Maintaining Your Motivation as a Grad Student During Quarantine

May 14, 2020

Alexandra Mercer

Ed.D. in Leadership


Whether the current situation is causing us to have more free time or less, the stress and anxiety that comes with being quarantined can affect our role as students. How do we keep motivated, focused and positive in order to be successful in our courses? Here are a few ideas that might help:

Step One: Break Each Course into Parts

An entire college course is a daunting prospect. It can feel like climbing a mountain. But a mountain seems more climbable when you break it into sections, and a college course is the same way. Take each weekly unit on its own, and don’t overwhelm yourself by looking too far ahead. This week, I had two papers to write and a quiz. That seemed doable, but I could break it down even further: I gave myself three days to write each paper and a day to spend on the quiz. It became even more doable! If you are feeling overwhelmed and under pressure, take the mountain step by step.

Step Two: Create Tangible Representations of Your Goals

We’re engaged in an intellectual pursuit, a mental exercise. But our minds can be fickle things and even hold us back. So let’s step outside of our minds and treat our student journeys as more than an abstract concept. Create a timeline, make a calendar, Photoshop a picture of you in a graduation gown – whatever it is, do something that reminds you of what you’re working toward every time you look at it. My favorite version of this is a massive checklist. Each course I need to take is a major check, and each weekly unit within each course is a smaller check. Every week, I get to check something off and at the end of a course, I do a big check and celebrate!

Step Three: Celebrate Successes

Speaking of celebrating, create milestones you can reach and congratulate yourself when you do. Every time I finish a course, I treat myself! (There aren’t as many choices in quarantine, but you can have an ice cream sundae, shop for a fun item or have a movie night!) If you find you’re having trouble maintaining motivation toward the big milestones right now, congratulate yourself for the small victories so you can keep moving forward. For example, when I found my focus and motivation flagging in the face of starting a paper, I made it my goal to at least create an outline and decide on my references. Afterward, instead of feeling like I got nothing done, I got to say, “Hey! I accomplished what I set out to do today. Good for me!”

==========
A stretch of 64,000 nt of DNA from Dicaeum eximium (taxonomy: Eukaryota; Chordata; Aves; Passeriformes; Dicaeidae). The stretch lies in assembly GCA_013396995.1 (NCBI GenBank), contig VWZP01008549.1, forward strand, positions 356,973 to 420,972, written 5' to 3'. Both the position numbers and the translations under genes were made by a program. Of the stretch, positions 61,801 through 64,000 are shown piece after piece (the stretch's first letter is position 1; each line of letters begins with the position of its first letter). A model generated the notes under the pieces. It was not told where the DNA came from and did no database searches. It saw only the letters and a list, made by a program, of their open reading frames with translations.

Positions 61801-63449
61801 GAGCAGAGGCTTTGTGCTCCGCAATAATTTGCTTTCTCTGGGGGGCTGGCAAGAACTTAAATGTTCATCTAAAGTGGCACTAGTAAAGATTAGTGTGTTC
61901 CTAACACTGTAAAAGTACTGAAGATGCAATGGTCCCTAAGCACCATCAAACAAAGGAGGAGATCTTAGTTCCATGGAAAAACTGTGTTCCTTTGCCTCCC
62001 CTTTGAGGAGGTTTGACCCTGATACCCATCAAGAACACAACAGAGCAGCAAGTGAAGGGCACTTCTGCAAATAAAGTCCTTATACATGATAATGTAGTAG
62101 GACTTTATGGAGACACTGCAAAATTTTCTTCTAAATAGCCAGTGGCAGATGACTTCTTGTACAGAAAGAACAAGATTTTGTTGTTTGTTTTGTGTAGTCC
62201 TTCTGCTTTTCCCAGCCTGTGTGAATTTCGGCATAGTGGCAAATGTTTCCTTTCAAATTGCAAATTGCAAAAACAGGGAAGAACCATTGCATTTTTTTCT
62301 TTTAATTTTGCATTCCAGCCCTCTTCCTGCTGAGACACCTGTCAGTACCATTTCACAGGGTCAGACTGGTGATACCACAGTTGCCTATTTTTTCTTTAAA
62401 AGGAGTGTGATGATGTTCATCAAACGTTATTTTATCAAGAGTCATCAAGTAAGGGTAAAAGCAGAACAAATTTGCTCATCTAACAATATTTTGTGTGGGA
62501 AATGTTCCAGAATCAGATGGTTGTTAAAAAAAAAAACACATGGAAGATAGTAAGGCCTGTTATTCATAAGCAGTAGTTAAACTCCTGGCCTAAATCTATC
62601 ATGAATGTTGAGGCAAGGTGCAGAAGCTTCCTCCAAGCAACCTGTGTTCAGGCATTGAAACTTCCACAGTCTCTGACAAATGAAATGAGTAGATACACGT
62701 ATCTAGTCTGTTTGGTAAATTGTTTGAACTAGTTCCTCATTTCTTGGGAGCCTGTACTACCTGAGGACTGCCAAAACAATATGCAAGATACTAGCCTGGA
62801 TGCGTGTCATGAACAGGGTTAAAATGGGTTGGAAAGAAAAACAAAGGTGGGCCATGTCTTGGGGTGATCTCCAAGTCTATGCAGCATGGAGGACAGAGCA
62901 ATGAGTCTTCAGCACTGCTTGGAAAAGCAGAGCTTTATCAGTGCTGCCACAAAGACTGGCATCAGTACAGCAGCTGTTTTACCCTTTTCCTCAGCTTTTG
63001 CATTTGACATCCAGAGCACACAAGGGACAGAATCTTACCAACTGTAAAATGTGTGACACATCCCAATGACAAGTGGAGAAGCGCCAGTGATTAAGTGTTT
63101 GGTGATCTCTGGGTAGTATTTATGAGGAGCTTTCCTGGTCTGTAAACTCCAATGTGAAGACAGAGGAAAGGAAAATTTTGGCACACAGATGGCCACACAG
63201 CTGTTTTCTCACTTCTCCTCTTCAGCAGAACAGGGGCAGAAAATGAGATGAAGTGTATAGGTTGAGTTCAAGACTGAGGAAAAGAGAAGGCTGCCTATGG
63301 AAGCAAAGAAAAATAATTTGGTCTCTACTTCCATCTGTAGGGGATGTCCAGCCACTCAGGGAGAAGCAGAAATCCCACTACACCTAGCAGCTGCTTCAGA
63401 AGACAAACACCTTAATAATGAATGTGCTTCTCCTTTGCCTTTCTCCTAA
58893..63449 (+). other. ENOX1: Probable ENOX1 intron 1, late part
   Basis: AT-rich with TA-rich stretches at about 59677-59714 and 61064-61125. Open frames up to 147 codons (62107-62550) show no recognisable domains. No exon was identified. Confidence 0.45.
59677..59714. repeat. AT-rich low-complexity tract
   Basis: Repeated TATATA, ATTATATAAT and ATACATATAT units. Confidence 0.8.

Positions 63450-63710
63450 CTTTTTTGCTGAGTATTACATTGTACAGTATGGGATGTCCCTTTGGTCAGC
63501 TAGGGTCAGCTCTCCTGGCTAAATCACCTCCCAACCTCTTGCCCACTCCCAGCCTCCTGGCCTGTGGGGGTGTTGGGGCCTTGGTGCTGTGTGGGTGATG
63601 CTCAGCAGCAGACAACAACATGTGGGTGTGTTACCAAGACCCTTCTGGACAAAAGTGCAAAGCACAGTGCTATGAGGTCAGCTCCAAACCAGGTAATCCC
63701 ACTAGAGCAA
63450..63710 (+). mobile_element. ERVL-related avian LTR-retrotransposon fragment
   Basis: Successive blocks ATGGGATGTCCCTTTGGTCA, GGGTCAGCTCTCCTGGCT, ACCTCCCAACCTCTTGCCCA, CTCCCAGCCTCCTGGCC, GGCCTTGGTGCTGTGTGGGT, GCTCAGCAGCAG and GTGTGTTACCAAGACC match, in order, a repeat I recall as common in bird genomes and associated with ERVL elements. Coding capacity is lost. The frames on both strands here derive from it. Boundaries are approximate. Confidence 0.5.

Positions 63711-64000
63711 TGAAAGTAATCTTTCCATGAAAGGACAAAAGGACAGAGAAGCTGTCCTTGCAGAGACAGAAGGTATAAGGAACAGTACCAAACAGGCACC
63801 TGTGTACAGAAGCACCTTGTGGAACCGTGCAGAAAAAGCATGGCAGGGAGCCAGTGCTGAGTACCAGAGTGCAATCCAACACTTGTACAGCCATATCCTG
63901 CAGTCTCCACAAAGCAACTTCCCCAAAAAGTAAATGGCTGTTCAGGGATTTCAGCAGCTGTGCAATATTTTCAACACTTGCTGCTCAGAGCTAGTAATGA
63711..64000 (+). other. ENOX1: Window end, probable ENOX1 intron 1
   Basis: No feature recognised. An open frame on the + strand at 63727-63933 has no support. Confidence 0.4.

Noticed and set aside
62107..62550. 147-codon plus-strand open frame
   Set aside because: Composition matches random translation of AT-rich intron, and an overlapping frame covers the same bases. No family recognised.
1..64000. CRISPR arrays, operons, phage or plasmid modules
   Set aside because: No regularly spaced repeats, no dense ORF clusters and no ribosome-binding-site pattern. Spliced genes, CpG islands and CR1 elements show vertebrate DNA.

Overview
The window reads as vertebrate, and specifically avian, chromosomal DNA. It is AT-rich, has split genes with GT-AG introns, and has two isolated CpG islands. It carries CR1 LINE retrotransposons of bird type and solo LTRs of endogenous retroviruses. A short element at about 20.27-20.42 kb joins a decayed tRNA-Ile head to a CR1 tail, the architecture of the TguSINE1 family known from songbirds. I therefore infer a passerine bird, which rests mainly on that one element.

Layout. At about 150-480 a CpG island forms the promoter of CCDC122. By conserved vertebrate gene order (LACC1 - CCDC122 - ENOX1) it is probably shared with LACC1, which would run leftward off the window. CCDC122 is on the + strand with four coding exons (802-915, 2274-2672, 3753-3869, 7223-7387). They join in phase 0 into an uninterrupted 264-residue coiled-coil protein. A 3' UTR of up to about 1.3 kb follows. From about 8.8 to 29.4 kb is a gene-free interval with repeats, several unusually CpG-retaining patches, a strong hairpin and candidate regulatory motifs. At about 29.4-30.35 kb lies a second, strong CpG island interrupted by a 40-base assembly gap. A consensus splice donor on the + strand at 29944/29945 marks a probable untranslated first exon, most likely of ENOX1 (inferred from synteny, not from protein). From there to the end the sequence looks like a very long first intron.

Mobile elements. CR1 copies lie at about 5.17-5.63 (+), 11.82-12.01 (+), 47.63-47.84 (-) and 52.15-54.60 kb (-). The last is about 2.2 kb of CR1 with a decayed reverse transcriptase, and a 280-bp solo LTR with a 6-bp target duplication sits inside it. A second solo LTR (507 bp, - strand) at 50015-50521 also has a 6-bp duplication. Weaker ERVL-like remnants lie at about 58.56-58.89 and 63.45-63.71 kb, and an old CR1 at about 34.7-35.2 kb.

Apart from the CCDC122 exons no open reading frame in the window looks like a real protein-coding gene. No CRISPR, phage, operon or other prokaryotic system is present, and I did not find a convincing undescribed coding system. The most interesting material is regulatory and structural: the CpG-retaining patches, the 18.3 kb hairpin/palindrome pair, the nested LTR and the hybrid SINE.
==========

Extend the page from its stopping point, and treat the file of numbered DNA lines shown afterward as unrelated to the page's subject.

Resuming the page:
Step Four: Getting Your Degree is Self-Care

Self-care, self-care, self-care. Every article I see lately is telling me about this all-important matter, but it turns out when you have readings to finish, presentations to watch and discussion posts to write, you don’t have time for a bubble bath! So how can busy grad students practice self-care? It’s all about how we view things. Right now, as a student, you are taking care of yourself by becoming better educated and improving your career path. So, in a way, this whole process is self-care. Your assignments and readings are not obstacles in your path, but stepping stones toward your personal, professional and academic goals. Instead of thinking of your task as a stressful thing you must tackle today, view it as time you are spending on yourself for yourself.

This is a hard time for all of us. Whether you are a working teacher with the stress of moving instruction online, a full-time student trying to handle the mental and emotional struggles of your studies on top of quarantine, or anything in between, no one can expect perfection right now. Give yourself a little grace, find a way to keep pushing forward and remember that you are doing all of this for a great reason.

American College of Education’s fully online programs are designed for busy, working adults. Browse our programs and see how we can help move your career forward.

Disclaimer: The views and opinions expressed in this article are those of the author and do not necessarily reflect the official policy or position of American College of Education.
Alexandra Mercer
Alexandra Mercer, Ed.D. in Leadership

Alex has been teaching for six years, leading classrooms abroad in Korea, Japan, Thailand and Morocco. She continues to be active in the global English education community and loves writing about what she's learned along the way.

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